Photos 2: Homage to Louis Vierne
view of choir from south triforium showing smaller choir organ with case and pipes occupying second arcade with 2-manual choir organ console at floor level.
Carillon de Westminster, from 24 Pieces de Fantaisie pour Grand Orgue, 3rd suite, Op. 54, No. 6, by Louis Vierne, published by Henry Lemoine, Paris, 1927
The standard nameplate affixed to all Cavaille-Coll organ consoles, as with Notre-Dame de Paris constructed in 1868
A pictorial image suggestive of how the architecture of Notre-Dame de Paris has inspired the production of music in general, and Vierne's in particular, over the course of many centuries.
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Homage to Mssr. Louis Vierne, organiste-titulaire 1900-1937 of the Cathedral de Notre-Dame de Paris ... inspired composer and performer, beloved teacher, improvisor of genius, dear friend and mentor to many, even to this day, in absentia. 🙂
Students came from all over the world to study with him.
A sample of this French master's inspired choral and organ writing is posted on this blog [See menu bar, Videos 1 subpage, Vierne Kyrie Eleison]. The entire work [Messe Solennelle, Op. 16, for two organs and choir] from which this Kyrie is excerpted is a masterpiece.
Made on site at the 850 year-old Cathedral of Notre-Dame in Paris, this recording is a precious souvenir of what Vierne would have heard when his music sounded against those walls. Sadly, the tragic fire of 15 April 2019 completely destroyed the Cathedral's spire, three quarters of its roof, and all of the wooden frame in its attic. Its an alarming fact that most historic-building conflagrations strike during renovations, and this fire, while its cause has still be be determined, appears to have started in or near roof work underway near the Cathedral spire, which was elaborately scaffolded. As flames raced through the historic wooden timbers in the attic the intense heat of this cataclysmic furnace melted the lead in the roof, contaminated the entire work site with lead dust and debris, caused several of the six-partite ceiling vaults to collapse, and the heat and flaming debris followed by the drenching by fire hoses damaged some of the stonework and created innumerable microcracks in the rose windows and other stained glass which will require painstaking restoration. Stabilization of the structure and rebuilding true to a heritage that stretches back to the 12th century however will not be quick ... or easy.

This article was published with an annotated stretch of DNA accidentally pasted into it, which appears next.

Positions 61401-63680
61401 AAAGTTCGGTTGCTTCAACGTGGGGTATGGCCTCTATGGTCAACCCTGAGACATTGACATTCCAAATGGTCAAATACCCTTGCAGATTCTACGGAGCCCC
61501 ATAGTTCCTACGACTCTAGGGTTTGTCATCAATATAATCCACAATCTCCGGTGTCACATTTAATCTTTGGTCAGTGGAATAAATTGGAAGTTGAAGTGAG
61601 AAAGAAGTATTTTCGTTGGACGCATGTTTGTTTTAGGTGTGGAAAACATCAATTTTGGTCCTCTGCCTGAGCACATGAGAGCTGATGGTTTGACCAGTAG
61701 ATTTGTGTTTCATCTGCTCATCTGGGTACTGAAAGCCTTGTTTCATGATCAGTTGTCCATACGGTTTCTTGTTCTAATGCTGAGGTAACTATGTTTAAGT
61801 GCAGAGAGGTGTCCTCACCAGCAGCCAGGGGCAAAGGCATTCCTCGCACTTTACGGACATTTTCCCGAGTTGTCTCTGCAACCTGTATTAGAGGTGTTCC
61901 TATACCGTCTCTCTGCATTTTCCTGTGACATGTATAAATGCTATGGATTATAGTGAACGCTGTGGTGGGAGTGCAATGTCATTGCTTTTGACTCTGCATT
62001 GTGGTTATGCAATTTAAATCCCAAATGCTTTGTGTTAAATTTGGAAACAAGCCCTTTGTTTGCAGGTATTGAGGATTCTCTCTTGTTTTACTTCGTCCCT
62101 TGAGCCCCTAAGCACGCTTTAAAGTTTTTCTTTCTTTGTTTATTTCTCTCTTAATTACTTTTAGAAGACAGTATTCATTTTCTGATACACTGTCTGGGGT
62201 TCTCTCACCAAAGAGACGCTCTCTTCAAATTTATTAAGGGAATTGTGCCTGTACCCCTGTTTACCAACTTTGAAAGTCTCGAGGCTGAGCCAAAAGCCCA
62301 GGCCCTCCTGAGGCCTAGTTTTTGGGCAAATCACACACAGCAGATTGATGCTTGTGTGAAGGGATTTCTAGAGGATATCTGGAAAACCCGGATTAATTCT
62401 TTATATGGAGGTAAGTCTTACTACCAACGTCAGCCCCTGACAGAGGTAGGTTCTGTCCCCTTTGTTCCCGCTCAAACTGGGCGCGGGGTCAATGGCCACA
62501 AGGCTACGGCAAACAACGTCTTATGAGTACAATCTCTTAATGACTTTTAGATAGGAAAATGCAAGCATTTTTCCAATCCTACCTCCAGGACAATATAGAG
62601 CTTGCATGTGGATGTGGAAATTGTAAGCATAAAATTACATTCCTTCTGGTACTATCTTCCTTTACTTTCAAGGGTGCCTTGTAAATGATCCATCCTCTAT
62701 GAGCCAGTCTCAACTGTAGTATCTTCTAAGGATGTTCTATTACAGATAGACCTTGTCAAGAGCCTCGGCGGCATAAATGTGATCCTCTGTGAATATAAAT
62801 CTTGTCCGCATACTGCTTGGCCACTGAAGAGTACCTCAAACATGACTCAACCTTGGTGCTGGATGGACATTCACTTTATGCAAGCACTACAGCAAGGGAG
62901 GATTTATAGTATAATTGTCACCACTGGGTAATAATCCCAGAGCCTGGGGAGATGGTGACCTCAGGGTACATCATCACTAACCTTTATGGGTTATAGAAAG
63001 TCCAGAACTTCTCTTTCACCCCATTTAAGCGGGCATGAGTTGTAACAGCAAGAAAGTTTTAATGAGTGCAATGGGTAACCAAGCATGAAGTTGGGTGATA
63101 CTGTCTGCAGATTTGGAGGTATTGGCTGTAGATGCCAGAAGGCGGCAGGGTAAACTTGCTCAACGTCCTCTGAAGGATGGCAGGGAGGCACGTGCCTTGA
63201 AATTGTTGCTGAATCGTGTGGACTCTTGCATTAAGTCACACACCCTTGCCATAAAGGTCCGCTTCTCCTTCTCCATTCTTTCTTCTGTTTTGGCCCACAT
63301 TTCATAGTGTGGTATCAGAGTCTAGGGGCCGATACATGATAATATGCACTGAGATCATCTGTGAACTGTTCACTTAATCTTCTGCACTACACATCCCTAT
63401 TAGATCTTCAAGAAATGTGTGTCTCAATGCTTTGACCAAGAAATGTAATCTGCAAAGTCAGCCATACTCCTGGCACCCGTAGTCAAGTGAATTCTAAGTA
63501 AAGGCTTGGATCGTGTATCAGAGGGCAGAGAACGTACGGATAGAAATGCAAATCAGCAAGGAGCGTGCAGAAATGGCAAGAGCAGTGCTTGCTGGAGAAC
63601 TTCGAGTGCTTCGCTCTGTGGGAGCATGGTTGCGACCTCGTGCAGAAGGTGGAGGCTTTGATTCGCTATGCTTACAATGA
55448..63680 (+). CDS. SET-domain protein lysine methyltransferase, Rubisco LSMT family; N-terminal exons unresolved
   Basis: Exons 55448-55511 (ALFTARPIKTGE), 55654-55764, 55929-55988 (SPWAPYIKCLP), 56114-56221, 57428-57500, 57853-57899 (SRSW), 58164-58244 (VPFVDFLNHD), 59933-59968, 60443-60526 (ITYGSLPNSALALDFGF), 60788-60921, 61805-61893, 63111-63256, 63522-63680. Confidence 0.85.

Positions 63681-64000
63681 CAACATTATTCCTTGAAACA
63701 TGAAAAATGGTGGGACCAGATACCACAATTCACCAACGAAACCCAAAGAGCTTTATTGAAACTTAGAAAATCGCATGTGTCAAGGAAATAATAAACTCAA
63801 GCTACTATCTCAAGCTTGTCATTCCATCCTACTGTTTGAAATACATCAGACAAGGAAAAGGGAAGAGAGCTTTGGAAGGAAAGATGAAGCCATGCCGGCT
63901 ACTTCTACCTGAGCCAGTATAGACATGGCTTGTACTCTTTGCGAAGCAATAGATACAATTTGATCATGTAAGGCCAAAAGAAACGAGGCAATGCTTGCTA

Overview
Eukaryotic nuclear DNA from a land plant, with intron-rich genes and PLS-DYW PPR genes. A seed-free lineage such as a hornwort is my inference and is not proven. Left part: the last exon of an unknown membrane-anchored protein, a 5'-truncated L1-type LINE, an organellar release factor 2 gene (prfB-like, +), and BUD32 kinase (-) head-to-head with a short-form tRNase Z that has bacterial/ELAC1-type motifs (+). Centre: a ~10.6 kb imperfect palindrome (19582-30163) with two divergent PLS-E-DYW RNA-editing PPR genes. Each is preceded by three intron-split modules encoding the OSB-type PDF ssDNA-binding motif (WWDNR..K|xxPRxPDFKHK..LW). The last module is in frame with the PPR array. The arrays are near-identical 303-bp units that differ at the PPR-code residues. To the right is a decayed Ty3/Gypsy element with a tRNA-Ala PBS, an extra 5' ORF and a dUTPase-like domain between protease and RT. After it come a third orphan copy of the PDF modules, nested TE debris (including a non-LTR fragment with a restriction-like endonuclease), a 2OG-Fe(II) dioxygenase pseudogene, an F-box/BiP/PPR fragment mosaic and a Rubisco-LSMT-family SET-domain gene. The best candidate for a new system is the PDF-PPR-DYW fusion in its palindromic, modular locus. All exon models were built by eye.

The sheer numbers of the timbers in the attic's close quarters and the fact that after the first alarm on the evening of April 15 a marshall failed to locate the fire allowed it to spread much faster than anyone ever anticipated. There is unlikely to be enough French old-growth oak to recreate the attic "forest," but the flames consumed more than just wood from trees dating back to the 9th century. There were special joints, techniques, and carpenter's marks on the wood members, all of which was lost. Miraculously however, the world-famous 1868 Cavaille-Coll organ in the west tribune escaped destruction, though it became filled with a non-adhering type of ashen dust which can be removed readily and not the type of corrosive, sticky soot common with many fires. The stone with its sloping roof that connects the two bell towers and covers the span of the Cavaille-Coll organ perfectly fulfilled its role as an umbrella and protected the instrument from being flooded. Initially only a small puddle on a bellows and a few drops on the G#1 pipe of the Principal 32', the only pipe that received any water, were discovered.
The instrument is not completely out of danger, however. While it suffered the effects of smoke, dust, and heat and managed to escape destruction, the fire left three gaping holes in the roof, one when the spire collapsed. The instrument's console and pipes, miraculously, were not heat damaged, windchests have been tested in operation and given the all clear, its electronic circuits, whether in the console or at the base of the buffet, seem to have survived unscathed and clean, having been locked, and the authorities are fairly optimistic that its other mechanical components are also intact. But the unique sound of the building may be gone forever.
To get a sense of the task which lies ahead, the building is currently undergoing massive repair work. Save for some piles of gravel, the floor of the nave has been cleared, but it rains inside the church, and the site remains closed to the public. One only has to look upward at the roof to understand just how much work has to be done. There are gaping holes in the vaults of the ceiling, twisted piles of burned metal and wood, and, at the summit, partially burned scaffolding towers overhead, still in danger of collapsing. Massive wooden braces have been erected and bolted together outside the building in an attempt to shore up the huge exterior flying buttresses. About 300 tons of structure must be carefully stabilized before it can be taken down slowly, piece by piece, a process expected to take until mid-2020.